As the COVID-19 vaccine continues to be distributed in the United States, a new directive is getting a lot of attention online because it affects so many women.
It does not have to do with the risk of catching COVID-19 from the doctor’s office but because of a common side effect of the vaccine.
To verify, we checked with the Society of Breast Imaging (SBI) and consulted with Dr. Pooja Voria, a board-certified radiologist with a focus on mammograms.
In January, the SBI issued an advisory for providers not to schedule women for mammograms for “4 to 6 weeks following the second dose of a COVID-19 vaccination.”
A common side effect of the COVID-19 vaccine is that the closest lymph node to the injection site will swell.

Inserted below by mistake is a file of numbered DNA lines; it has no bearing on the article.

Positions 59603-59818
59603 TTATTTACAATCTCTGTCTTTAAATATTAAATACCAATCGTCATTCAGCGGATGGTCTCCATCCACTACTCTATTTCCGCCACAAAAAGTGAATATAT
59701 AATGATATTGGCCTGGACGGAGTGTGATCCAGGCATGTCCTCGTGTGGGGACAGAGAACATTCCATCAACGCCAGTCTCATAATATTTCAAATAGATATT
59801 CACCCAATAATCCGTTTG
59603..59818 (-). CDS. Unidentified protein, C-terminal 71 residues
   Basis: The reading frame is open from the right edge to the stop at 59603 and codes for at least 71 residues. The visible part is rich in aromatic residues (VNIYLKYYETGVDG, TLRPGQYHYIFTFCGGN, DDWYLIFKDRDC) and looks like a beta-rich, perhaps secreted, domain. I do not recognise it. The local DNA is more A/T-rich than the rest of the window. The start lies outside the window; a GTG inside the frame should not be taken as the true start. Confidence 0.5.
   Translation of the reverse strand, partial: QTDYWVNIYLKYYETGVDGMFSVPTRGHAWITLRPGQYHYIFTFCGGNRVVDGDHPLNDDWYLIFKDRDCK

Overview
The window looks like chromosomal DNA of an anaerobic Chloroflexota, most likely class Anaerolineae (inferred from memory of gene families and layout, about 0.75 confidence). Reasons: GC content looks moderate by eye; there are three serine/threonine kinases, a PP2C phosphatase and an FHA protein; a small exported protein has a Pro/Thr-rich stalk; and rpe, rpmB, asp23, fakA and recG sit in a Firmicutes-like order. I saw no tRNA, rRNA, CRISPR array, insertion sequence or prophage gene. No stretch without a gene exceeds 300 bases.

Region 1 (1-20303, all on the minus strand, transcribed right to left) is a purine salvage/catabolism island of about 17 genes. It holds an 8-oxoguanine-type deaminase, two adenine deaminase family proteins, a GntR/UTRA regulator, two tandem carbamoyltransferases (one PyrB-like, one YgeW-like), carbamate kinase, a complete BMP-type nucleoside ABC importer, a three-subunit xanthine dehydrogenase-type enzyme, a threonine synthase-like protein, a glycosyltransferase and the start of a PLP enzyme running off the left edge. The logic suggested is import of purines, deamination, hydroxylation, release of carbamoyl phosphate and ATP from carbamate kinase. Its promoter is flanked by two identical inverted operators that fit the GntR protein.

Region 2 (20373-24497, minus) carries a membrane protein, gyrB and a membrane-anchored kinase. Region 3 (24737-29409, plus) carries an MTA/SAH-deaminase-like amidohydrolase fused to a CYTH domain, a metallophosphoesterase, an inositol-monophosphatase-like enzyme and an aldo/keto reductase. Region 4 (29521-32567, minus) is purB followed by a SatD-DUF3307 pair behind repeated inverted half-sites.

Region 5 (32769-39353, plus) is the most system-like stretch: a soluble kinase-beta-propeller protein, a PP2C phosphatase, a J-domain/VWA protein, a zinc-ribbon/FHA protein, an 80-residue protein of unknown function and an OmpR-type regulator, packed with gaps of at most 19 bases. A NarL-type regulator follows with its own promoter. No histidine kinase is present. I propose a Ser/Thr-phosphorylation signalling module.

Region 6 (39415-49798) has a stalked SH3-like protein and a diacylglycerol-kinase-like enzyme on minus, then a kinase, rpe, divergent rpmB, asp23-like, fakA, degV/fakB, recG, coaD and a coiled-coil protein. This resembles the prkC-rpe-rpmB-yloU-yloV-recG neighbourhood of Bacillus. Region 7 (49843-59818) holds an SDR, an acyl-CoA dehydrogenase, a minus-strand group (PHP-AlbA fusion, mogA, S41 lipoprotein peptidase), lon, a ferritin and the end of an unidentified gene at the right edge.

“Most people are getting their vaccine in their shoulder, and the closest lymph nodes to the shoulder are in your axilla or underarm,” explained Voria.
Detecting a swollen lymph node in your underarm can be mistaken for breast cancer during a mammogram.
“We're trying to avoid people coming in for extra testing, multiple ultrasound visits, things like that," said Voria. “We don't want women to get unnecessarily scared.”
Voria stressed this only applies to regularly scheduled mammograms.
“If you have a lump or an area of concern in your breasts, don't delay anything,” said Voria. “Please go see your doctor and come in for your mammogram.”
So, we can verify that once vaccinated women should wait 4-6 weeks before getting a routine mammogram.